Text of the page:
PERSONAL DE APOYO
FANELLI Silvia Laura
Liver nuclear activation of carbon tetrachloride or trichlorobromomethane to trichloromethyl and trichloromethyl peroxyl free radicals. Their reactions with lipids and proteins.
SL FANELLI,; GD CASTRO; M GALELLI; JA CASTRO.
Biomedical and Environmental Sciences
CAPM. Ca Academic Press
Lugar: San Diego; Año: 1998 vol. 11 p. 101 - 114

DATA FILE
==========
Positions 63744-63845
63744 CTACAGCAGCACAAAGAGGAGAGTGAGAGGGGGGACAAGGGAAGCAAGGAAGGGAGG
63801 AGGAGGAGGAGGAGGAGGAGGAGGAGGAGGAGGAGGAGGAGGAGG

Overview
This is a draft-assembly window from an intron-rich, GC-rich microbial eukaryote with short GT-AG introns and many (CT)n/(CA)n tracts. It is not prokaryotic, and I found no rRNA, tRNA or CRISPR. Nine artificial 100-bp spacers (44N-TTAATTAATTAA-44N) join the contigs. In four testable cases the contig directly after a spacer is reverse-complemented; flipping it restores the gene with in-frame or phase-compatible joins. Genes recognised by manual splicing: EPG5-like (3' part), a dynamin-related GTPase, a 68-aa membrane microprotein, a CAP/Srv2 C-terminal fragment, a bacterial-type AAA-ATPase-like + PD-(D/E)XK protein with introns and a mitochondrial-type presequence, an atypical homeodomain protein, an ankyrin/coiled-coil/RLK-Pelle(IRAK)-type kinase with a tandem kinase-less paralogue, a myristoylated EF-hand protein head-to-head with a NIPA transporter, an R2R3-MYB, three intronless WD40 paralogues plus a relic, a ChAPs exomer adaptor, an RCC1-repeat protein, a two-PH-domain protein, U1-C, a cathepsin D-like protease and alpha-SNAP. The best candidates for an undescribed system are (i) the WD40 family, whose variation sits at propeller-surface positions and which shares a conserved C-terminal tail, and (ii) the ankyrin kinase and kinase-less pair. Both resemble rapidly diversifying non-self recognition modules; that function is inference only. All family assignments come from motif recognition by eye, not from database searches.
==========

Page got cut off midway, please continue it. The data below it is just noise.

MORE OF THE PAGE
The formation of · CCl3 radicals on liiver nuclei was suggested by spin trapping of them with N-t-butyl-a-phenylnitrone followed by GC/MS detection of the resulting adduct. Comparison of its formation in microsomal biotransformation of CCl4 was made. In aerobic nuclear activation mixtures containing NADPH and CCl4, significant decrease in the arachidonic acid content of nuclear lipids was observed (27.8 %, compared to control), the intensity of this decrease was lower than that occurring in the corresponding microsomal incubation mixtures (29.1 %). Significant decreases in arachidonic acid content of nuclear and endoplamic reticulum lipids were also observed in animals at 6 hours of poisoning with the haloalkane. During aerobic nuclear metabolism of CCl4 or CBrCl3, cholesterol oxidation products were detected: a ketocholesterol, an epoxide like structure and 7-ketocholesterol. Nuclear protein carbonyl formation was not promoted during nuclear CCl4 biotransformation. NADPH by itself may lead to protein carbonyl formation during prolonged periods of incubation. CBrCl3 in contrast, led to decreased protein carbonyl formation. No increase in nuclear protein carbonyl formation was observed in CCl4 intoxicated animals during periods of time between 1 to 6 hours after treatment. The results indicate that during nuclear biotransformation of CCl4 or CBrCl3 reactive free radicals, PUFA degradation, reactive aldehydes and cholesterol oxidation products are formed, nearly DNA and regulatory proteins.